DataPower

How I Integrated DataPower with Elastic Tools

By Leandro Takeda posted Mon August 27, 2018 02:21 PM

  

Hi! 

This is simple tutorial to demonstrate how I integrated IBM DataPower Gateway with Elastic Tools. When I say Elastic Tools, it´s Elastic + Kibana + Logstash.

DataPower logs

First, talking about my DataPower environment, I have a MPGW where I receive all the requests, it´s my front door, and this MPGW has a XSLT file that works as a routing. So, I edited this XSLT to get all the requests and send it to the logs.

You can add an action rule in your MPGW (or XMLFW) and add a XSLT code to do this.

See the example:

<!-- Block for logging -->

 

<xsl:variable name="ClientIP" select="dp:variable('var://service/client-service-address')"/>

<xsl:variable name="URI" select="dp:variable('var://service/URI')"/>

<xsl:variable name="TimeStamp" select="date:date-time()"/>

<xsl:variable name="RequestSize" select="dp:request-header('Content-Length')"/>

 

<xsl:message dp:priority="notice">

            <xsl:value-of select="substring-before($TimeStamp,'+')"/>,

            <xsl:value-of select="substring-before($ClientIP,':')"/>,

            <xsl:value-of select="$URI"/>,

            <xsl:value-of select="$RequestSize"/>

</xsl:message>

 

<!-- End of logging block -->

 

See that in the first blocks I got the variables (rembember, these are just examples) you can get the info you will need, and later in the xsl:message block I´m sending it to logging output.

Note: In my DataPower I´m sending my system log to another server, via logging target.

Now if you see the logs, it will look like:

Aug 20 10:28:29 scv01 [drag2][0x80000001][xsltmsg][notice] mpgw(HTTPS_MPGW_EDP_Drag2): trans(420896205)[request][35.203.243.204] gtid(420896205): 2018-08-20T10:28:29,35.203.243.204,/EDPOnline/CustomerContractV4,841 

This part in yellow is the part generated by the XSLT above and the part we will use in the Elastic. 

Note: I created a Shell Script, to just grep this part of the logs and send it to another file, so we don´t have the first block of the logs, because, it would be trash to Elastic.

Now, let´s go to Elastic part

First, you can go to Elastic web site and download it: https://www.elastic.co/products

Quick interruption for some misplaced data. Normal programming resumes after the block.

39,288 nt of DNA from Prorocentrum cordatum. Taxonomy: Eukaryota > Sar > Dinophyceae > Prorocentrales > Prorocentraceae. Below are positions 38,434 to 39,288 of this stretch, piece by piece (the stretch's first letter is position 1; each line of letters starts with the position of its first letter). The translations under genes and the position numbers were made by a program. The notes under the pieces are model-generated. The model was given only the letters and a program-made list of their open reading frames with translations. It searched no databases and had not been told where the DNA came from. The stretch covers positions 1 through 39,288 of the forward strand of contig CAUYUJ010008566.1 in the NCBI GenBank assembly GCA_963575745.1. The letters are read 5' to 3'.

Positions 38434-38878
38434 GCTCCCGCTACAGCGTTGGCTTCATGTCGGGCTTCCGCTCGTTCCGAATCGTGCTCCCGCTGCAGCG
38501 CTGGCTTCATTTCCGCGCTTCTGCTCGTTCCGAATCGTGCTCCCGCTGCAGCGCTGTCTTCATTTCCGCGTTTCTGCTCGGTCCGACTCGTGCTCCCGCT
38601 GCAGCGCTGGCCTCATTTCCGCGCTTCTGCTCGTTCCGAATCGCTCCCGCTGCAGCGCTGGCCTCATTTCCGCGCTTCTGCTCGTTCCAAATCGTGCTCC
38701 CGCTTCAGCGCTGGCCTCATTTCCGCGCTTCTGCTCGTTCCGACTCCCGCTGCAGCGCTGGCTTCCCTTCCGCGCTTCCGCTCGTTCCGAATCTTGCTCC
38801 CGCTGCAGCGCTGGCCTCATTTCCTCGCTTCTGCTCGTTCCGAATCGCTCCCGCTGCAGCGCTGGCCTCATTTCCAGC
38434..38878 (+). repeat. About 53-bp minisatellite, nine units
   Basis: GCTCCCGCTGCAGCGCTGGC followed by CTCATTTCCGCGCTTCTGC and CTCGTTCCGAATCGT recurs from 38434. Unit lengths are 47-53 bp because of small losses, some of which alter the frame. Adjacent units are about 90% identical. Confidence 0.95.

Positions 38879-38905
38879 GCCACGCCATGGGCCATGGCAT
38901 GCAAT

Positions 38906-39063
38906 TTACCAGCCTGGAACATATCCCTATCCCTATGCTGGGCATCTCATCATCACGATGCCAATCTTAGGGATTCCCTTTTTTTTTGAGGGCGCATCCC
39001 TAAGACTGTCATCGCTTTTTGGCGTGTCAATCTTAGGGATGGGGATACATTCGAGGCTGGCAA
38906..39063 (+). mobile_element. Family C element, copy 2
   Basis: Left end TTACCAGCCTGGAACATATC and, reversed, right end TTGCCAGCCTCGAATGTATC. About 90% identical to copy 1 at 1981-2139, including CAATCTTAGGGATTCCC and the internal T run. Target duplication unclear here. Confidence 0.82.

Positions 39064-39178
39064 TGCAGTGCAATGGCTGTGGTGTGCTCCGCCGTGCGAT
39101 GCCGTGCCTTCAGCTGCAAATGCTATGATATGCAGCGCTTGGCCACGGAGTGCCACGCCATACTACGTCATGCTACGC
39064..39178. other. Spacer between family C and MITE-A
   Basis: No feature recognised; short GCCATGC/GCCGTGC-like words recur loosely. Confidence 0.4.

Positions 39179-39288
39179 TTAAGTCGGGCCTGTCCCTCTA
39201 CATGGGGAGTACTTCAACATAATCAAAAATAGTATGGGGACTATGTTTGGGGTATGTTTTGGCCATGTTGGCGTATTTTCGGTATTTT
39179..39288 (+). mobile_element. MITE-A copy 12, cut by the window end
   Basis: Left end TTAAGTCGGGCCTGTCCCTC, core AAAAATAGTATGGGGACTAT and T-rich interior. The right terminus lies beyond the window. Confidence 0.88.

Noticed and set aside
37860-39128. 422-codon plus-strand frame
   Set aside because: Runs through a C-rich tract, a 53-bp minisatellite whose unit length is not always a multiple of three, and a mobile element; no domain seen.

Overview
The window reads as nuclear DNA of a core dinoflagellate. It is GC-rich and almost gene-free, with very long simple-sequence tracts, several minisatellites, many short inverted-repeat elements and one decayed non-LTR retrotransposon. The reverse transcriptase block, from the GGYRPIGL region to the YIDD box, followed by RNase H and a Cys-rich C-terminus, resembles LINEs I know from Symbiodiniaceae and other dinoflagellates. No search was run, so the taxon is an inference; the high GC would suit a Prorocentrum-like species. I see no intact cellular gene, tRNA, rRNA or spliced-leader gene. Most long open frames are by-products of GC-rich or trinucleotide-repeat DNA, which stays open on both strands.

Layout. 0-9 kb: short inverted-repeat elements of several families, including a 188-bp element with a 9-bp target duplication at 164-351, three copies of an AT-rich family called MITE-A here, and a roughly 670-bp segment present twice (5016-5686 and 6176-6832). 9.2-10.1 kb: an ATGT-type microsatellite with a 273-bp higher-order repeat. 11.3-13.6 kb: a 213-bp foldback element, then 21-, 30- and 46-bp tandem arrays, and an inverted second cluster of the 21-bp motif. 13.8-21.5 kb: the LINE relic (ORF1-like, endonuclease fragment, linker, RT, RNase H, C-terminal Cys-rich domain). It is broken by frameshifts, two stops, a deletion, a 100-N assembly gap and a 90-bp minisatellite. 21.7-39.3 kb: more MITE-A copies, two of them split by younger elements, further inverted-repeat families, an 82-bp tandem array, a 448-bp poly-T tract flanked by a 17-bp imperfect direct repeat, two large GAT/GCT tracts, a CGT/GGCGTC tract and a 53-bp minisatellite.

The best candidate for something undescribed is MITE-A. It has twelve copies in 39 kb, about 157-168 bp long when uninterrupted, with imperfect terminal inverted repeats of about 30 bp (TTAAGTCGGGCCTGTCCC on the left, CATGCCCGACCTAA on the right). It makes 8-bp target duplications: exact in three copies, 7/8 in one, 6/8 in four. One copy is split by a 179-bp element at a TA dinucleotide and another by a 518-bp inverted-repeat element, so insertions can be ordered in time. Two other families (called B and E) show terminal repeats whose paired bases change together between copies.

I downloaded the rpm version for my Red Hat server, you can download the version that attend you.

The rpm version will allow me to run it as a service, via systemctl command.

After installed, you can simple run Elastic, Kibana e Logstash. If you read the documentation about all of them, there are no much secret, the magic is only related to the logstash pipeline file, which you will see below.

As soon as you install and run Kibana, you should be able to access it via port 5601, if you installed it locally, you can access: http://locahost:5601

You will see that there are yml config files for each product.

My files are located at: /etc/elastic/elastic.yml, /etc/kibana/kibana.yml and /etc/logstash/logstash.yml

There is no much configuration you should do, I only added an alternative path for the logs, etc, but if you find any issue, check the elastic documentation. The forum is also very good.

If you read how logstash works, you will see there are pipeline configuration files, I created one for my inbound logs (my DataPower environment have inbound and outbound transaction and I separated both)

This is mine inbound.conf

input {

  file {

    path => "/app/home/Reports/Inbound-completeVersion.txt"

    sincedb_path => "/dev/null" # Always read file from beginning

    start_position => "beginning"

  }

}

filter {

            # Simple CSV parsing

            csv {

                        columns => ["begin", "OriginIP", "Flow", "DestinationURI", "Duration(ms)", "RequestSize"]

                        separator => ","

                        convert => {

                                    #"Duration(ms)" => "float"

                                    "RequestSize" => "integer"

                        }

            }

}

output {

  elasticsearch {

    index => ["datapower_inbound"]

    hosts => ["localhost:9200"]

  }

  #stdout { codec => rubydebug }

}

 

The configuration is simple, as you see.

There are, of course, much to do with this file, for example, if you want to format any value:

grok {

match => ["remoteURL", "http://(?<Backend>\w+)"]

}

 

In this case I´m getting the remoteURL variable, from the logs (I didn´t add this value in the log example above) and add it to Backend variable for logstash. I´m getting what is after “http://”.

 

There is also an option to use a dictionary, very useful, if you want to show the hostname instead of the IP address:

translate {

            field => "DestinationURI"

            destination => "remoteURL"

            override => true

            dictionary_path => "/etc/logstash/dictionaryInbound.csv"

}

 

The dictionaryInbound.csv will have the IP and the hostname, separated by “,”.

I know there is maybe any details missing here, but this is just to give you an idea what I did in my environment. You can customize it to what you need.

This is an screenshot from Kibana, you should see something similar:

8-27_Leandro.png

Don´t forget to always check the logs for each of the tool, elastic, kibana and logstash.

Hope you enjoy it!

 

If you have any questions, leave a comment or get in touch: letakeda@gmail.com

 

Thanks,

Leandro Takeda

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